Cervin NT, Aulin C, Larsson PT, Wågberg L (2012) Ultra porous nanocellulose aerogels as separation medium for mixtures of oil/water liquids. Cellulose 19:401–410. Scholar
  11. 11.
    Zhou S, Liu P, Wang M, Zhao H, Yang J, Xu F (2016) Sustainable, reusable, and superhydrophobic aerogels from microfibrillated cellulose for highly effective oil/water separation. ACS Sustain Chem Eng 4:6409–6416. Scholar
  12. 12.
    Mulyadi A, Zhang Z, Deng Y (2016) Fluorine-free oil absorbents made from cellulose nanofibril aerogels. ACS Appl Mater Interfaces 8:2732–2740. Scholar
  13. 13.
    Wang Y, Yadav S, Heinlein T, Konjik V, Breitzke H, Buntkowsky G, Schneider JJ, Zhang K (2014) Ultra-light nanocomposite aerogels of bacterial cellulose and reduced graphene oxide for specific absorption and separation of organic liquids. RSC Adv 4:21553–21558. Scholar
  14. 14.
    Jiang F, Hsieh Y-L (2014) Amphiphilic superabsorbent cellulose nanofibril aerogels. J Mater Chem A 2:6337–6342. Scholar
  15. 15.
    Sai H, Xing L, Xiang J, Cui L, Jiao J, Zhao C, Lia Z, Li F (2013) Flexible aerogels based on an interpenetrating network of bacterial cellulose and silica by a non-supercritical drying process. J Mater Chem A 1:7963–7970. Scholar
  16. 16.
    Gupta S, Tai N-H (2016) Carbon materials as oil sorbents: a review on the synthesis and performance. J Mater Chem A 4:1550–1565. Scholar
  17. 17.
    Sabir S (2015) Approach of cost-effective adsorbents for oil removal from oily water. Crit Rev Environ Sci Technol 45:1916–1945. Scholar
  18. 18.
    Syed S, Alhazzaa MI, Asif M (2011) Treatment of oily water using hydrophobic nano-silica. Chem Eng J 167:99–103. Scholar
  19. 19.
    Santander M, Rodrigues RT, Rubio J (2011) Modified jet flotation in oil (petroleum) emulsion/water separations. Colloids Surf A Physicochem Eng Asp 375:237–244. Scholar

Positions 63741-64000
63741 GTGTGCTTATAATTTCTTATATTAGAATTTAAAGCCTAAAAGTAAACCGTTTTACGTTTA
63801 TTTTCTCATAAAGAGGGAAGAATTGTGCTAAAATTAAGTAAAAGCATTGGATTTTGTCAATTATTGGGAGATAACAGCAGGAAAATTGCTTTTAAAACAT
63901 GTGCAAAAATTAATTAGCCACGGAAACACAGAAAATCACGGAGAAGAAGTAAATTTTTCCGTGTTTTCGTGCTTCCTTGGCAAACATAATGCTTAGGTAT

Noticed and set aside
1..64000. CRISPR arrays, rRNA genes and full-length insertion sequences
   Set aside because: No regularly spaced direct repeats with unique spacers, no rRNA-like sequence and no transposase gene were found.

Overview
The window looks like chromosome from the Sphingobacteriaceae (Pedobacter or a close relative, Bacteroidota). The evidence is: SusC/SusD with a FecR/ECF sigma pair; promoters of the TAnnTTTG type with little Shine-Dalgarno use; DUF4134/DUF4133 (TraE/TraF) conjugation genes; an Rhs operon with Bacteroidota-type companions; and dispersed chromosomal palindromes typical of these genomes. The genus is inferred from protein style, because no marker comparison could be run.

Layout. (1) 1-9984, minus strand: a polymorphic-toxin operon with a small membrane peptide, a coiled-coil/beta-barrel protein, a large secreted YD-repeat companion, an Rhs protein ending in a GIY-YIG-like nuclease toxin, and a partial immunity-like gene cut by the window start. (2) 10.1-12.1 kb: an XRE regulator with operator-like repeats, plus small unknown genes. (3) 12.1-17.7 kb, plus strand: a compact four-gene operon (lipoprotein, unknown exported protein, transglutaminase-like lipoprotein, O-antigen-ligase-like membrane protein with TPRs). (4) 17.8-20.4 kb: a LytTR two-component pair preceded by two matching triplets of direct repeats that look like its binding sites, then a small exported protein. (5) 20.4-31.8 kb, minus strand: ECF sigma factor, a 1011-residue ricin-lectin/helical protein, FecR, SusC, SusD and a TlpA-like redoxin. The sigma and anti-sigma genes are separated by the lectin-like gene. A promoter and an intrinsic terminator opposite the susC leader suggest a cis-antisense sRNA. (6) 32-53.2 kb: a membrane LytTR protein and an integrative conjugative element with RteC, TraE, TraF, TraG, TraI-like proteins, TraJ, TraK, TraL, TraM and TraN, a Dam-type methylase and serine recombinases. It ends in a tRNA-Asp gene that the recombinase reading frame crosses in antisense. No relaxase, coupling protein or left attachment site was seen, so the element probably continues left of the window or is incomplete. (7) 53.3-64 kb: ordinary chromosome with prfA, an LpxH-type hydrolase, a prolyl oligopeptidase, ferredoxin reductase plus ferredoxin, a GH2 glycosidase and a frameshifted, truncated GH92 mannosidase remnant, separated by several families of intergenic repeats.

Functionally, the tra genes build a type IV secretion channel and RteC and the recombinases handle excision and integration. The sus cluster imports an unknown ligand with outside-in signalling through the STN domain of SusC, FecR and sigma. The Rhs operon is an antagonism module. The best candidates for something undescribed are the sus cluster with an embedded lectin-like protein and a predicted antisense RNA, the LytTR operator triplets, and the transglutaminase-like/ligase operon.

20. 20.
    Feng J, Nguyen ST, Fan Z, Duong HM (2015) Advanced fabrication and oil absorption properties of super-hydrophobic recycled cellulose aerogels. Chem Eng J 270:168–175. Scholar
  21. 21.
    Yang S, Chen L, Mu L, Hao B, Ma P-C (2015) Low cost carbon fiber aerogel derived from bamboo for the adsorption of oils and organic solvents with excellent performances. RSC Adv 5:38470–38478. Scholar
  22. 22.
    Cortez JSA, Kharisov BI, Quezada TES, García TCH (2017) Micro- and nanoporous materials capable of absorbing solvents and oils reversibly: the state of the art. Pet Sci 14:84–104. Scholar
  23. 23.
    Al-Majed AA, Adebayo AR, Hossain ME (2012) A sustainable approach to controlling oil spills. J Environ Manag 113:213–227. Scholar
  24. 24.
    Banerjee SS, Joshi MV, Jayaram RV (2006) Treatment of oil spills using organo-fly ash. Desalination 195:32–39. Scholar
  25. 25.
    Rajaković-Ognjanović V, Aleksić G, Rajaković L (2008) Governing factors for motor oil removal from water with different sorption materials. J Hazard Mater 154:558–563. Scholar
  26. 26.
    Toyoda M, Aizawa J, Inagaki M (1998) Sorption and recovery of heavy oil by using exfoliated graphite. Desalination 115:199–201CrossRefGoogle Scholar
  27. 27.
    Okiel K, El-Sayed M, El-Kady MY (2011) Treatment of oil–water emulsions by adsorption onto activated carbon, bentonite and deposited carbon. Egypt J Pet 20:9–15. Scholar
  28. 28.
    Carmody O, Frost R, Xi Y, Kokot S (2007) Adsorption of hydrocarbons on organo-clays – implications for oil spill remediation. J Colloid Interface Sci 305:17–24. Scholar
  29. 29.
    Cho YK, Park EJ, Kim YD (2014) Removal of oil by gelation using hydrophobic silica nanoparticles. J Ind Eng Chem 20:1231–1235. Scholar
  30. 30.
    Wang D, McLaughlin E, Pfeffer R, Lin YS (2012) Adsorption of oils from pure liquid and oil–water emulsion on hydrophobic silica aerogels. Sep Purif Technol 99:28–35. Scholar
  31. 31.
    Lin C, Hong Y-J, Hu AH (2010) Using a composite material containing waste tire powder and polypropylene fiber cut end to recover spilled oil. Waste Manag 30:263–267. Scholar
  32. 32.
    Oh Y-S, Maeng J, Kim S-J (2000) Use of microorganism-immobilized polyurethane foams to absorb and degrade oil on water surface. Appl Microbiol Biotechnol 54:418–423CrossRefGoogle Scholar